It is important to provide control means for assuring that the encoded transparencies are accurately registered with the light-receiving optical matrix 10 to produce the desired decoded display on screen 4. Such control means is generally shown at 26 in FIG. 1, and more specifically in FIG. 2, also in schematic form.
FIG. 2 shows the belt 14 provided with a series of transparent areas 28, 30 and 32 respectively, for controlling, for example, stop, start and speed. Whether any particular one of these areas will appear will depend upon the programmed sequence of the display desired. Each area is disposed to register with a source of light 20 which may be the same as used in the display device of FIG. 1, such light being directed to such areas through optical fibers 34, 36 and 38 beneath belt 14. Further optical fibers 40, 42 and 44 are disposed in registration with optical fibers 34, 36 and 38, respectively to direct corresponding signals to a microprocessor 46 or suitable control means as known in the art. The microprocessor may be provided with photo diodes to detect the corresponding light signals transmitted, or photo diodes may be disposed adjacent belt 14 to detect such signals and transmit the same to the microprocessor.
FIG. 3 illustrates a method of encoding defined images for producing encoded transparencies 12 (FIGS. 1, 2) by reverse projection of the desired images through the device of FIG. 1 or a part thereof. A transparency 48 provided with a desired image is placed between a source of light 50 and the outer face of display screen 4 and the image is projected through the bundle of fibers 8 to the normal image-receiving matrix 10 and photographed on a film 52 to produce an encoded transparency 12 to be used as in FIG. 1.
The invention, as indicated above, provides a means for projection of defined images onto an optical fiber display screen in combination with "special effects" which are presented between such displays. These "special effects" are in some instances achieved when the defined image is out of registration with the optical fibers, thereby causing a scrambled image on the screen, but enabling a multitude of color and other visual effects to hold viewer interest.
To augment the "special effects", the optical fibers are reorganized between the display screen and the normally image-receiving ends of the fibers and the source of light. By "reorganized" it is meant, in one exemplary sense, that the optical fibers are so arranged that they are divided into quadrants of coherent sections which are made to produce "special effects" by the manner in which they are disposed at the light receiving ends thereof with respect to the display screen.
For example, by reorganizing the optical fibers at the light receiving ends thereof with respect to the display screen, it is possible to produce an exploded image or an imploded image, a wipe-in or a wipe-out of an image or a fade-in and fade-out of a defined image by selectively reorientating the fibers.
This is accomplished by dividing the display screen into preselected areas shown only for illustrative purposes as quadrants and by selectively reorienting the fibers of each quadrant to affix the same to the matrix bonding the normally image-receiving ends thereof in such relationship as to achieve the desired special effects.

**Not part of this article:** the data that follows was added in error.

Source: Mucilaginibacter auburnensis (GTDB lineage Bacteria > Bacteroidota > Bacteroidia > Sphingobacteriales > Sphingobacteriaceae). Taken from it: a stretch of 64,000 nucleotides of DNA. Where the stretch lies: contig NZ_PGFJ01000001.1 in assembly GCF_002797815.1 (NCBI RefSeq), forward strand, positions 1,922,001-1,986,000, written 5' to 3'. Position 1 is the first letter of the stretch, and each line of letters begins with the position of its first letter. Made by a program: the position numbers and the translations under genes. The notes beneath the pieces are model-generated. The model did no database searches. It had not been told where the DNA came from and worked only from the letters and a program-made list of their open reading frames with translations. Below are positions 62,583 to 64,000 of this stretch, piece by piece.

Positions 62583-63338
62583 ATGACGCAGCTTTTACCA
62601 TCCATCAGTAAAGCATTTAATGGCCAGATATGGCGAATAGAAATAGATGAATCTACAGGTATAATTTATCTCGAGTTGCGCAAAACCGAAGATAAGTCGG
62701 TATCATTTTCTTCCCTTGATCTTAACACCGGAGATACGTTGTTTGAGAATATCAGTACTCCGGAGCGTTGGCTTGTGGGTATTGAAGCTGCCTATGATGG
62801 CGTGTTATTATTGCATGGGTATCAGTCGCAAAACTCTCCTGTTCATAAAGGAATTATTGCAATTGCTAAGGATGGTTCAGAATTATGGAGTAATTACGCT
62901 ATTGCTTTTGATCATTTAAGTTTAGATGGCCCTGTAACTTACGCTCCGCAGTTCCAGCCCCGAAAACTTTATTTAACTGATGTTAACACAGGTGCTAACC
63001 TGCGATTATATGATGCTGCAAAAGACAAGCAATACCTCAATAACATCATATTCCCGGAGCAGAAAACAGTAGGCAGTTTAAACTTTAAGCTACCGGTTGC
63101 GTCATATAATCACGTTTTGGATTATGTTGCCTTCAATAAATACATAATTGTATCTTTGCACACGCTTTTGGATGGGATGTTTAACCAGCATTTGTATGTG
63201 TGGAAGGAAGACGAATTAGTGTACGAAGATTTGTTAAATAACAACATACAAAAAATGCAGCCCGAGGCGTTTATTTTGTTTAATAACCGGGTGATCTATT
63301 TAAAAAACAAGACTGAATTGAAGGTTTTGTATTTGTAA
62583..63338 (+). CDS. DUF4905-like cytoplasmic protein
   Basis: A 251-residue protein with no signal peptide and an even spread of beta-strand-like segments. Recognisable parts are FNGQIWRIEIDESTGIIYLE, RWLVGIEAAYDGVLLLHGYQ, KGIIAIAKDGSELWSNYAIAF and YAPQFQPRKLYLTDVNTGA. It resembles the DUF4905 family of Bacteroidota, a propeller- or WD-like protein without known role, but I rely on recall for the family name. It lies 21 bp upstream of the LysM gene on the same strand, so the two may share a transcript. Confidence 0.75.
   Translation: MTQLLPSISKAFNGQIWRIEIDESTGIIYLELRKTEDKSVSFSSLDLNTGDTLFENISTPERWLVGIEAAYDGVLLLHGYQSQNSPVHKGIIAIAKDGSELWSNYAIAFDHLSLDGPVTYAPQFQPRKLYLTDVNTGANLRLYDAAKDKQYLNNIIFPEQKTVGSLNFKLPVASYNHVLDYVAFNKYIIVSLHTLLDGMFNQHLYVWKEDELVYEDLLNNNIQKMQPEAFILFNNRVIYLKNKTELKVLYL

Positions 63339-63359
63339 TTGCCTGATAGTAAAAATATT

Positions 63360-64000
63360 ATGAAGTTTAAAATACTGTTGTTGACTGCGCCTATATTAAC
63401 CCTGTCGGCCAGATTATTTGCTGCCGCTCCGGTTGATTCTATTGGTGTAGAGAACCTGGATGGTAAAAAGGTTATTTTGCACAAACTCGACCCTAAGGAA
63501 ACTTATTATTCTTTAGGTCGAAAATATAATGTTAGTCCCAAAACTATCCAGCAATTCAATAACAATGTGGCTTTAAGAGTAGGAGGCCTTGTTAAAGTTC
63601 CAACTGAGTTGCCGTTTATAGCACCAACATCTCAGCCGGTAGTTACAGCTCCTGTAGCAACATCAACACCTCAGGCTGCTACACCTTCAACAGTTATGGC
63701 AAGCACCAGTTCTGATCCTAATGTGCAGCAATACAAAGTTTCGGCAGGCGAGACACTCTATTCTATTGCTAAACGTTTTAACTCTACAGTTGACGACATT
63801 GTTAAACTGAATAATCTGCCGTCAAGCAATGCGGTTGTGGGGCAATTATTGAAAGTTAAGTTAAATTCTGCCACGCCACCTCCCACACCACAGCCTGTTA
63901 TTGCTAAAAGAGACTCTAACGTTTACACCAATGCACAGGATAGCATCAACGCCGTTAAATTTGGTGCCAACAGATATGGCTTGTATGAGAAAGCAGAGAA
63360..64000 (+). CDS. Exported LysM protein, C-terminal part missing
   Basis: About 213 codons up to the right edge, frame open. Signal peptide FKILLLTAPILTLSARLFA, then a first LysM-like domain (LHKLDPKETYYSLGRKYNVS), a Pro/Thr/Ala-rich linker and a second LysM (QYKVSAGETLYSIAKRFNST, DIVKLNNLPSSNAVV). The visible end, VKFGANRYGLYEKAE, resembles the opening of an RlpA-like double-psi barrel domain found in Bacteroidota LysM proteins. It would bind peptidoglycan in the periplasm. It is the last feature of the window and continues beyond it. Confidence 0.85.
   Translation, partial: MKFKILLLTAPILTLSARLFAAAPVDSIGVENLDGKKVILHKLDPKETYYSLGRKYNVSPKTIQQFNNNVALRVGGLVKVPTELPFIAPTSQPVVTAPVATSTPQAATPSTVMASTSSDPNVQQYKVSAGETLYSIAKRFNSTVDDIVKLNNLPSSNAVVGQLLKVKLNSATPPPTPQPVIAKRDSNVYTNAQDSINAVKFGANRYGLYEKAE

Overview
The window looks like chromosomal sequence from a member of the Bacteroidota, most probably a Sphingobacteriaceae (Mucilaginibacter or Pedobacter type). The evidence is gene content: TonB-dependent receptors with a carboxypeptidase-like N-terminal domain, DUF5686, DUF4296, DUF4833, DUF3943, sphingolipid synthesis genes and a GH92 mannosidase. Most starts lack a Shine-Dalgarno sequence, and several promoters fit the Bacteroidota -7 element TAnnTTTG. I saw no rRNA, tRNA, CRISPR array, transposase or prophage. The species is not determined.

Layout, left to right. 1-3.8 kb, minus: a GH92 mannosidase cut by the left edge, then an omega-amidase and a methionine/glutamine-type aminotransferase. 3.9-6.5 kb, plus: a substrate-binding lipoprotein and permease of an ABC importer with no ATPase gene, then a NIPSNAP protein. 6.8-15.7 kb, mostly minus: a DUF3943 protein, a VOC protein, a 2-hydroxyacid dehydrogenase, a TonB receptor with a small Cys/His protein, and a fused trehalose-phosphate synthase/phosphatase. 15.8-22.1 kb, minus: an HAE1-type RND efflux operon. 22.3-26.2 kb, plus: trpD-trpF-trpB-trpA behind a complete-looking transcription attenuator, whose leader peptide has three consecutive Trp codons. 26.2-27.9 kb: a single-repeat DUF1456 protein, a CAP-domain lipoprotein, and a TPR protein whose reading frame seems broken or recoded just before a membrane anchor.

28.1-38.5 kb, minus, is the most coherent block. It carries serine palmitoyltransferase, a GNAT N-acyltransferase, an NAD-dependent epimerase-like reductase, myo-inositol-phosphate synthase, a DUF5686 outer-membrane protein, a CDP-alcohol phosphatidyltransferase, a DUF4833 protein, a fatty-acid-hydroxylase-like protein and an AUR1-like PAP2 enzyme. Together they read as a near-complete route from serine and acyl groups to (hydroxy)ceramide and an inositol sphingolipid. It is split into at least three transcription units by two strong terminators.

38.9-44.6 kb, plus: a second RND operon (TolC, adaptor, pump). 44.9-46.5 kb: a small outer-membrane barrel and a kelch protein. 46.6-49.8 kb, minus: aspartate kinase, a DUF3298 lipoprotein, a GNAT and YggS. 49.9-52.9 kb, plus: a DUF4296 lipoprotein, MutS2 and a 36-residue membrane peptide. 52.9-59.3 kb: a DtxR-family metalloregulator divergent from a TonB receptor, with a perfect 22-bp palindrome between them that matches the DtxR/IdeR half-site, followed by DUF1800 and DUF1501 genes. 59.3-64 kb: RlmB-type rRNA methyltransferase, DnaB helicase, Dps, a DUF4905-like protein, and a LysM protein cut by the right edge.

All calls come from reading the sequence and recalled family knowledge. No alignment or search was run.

The foregoing is more specifically illustrated in FIGS. 4-7, wherein the image-receiving ends of the optical fibers are so disposed on the light-receiving projection matrix as to receive progressive images or information from belt 14 as it passes beneath the light-receiving ends of the fibers. By programmed reorganization of the light receiving ends of the optical fibers with respect to selective quadrants of the display matrix, it is possible to cause the display to achieve different visual effects as described above, prior to or after a defined image on a transparency 12 is registered with the optical fibers at the image-receiving ends of the fibers.
For purpose of illustrating how certain "special effects" can be achieved, but in no way limiting the multitude of possibilities of doing so, FIGS. 4-7 show in a simplistic and schematic manner various arrangements of reorganized fibers in coherent bundles to produce, respectively, an explosion of a defined image from the center of the display screen 4 (FIG. 5); at implosion of a defined image from the corners of the display screen 4 (FIG. 6); and a wipe-in of a defined image from the left of the inside of display screen 4 (from the right of screen 4 as viewed from the outside thereof), as shown in FIG. 7.
As exemplified in FIGS. 4-7, the display screen 4 is divided into four quadrants, designated as Q1, Q2, Q3 and Q4, respectively, (viewed from the inside). The outside corners of display screen 4 (also viewed from the inside) are designated by corners A,B,C and D as shown. The intersection of each quadrant at the center of display screen 4 is designated by A', B', C' and D', also as illustrated.
To produce the above described and other special effects, the optical fibers from each quadrant Q1-Q4 are reorganized and affixed in a coherent manner in the image-receiving matrix 10. When a transparency is made, as described above, in a reverse direction from normal image projection, the transparency will be in conformity with the encoded image projected through the reorganized fibers.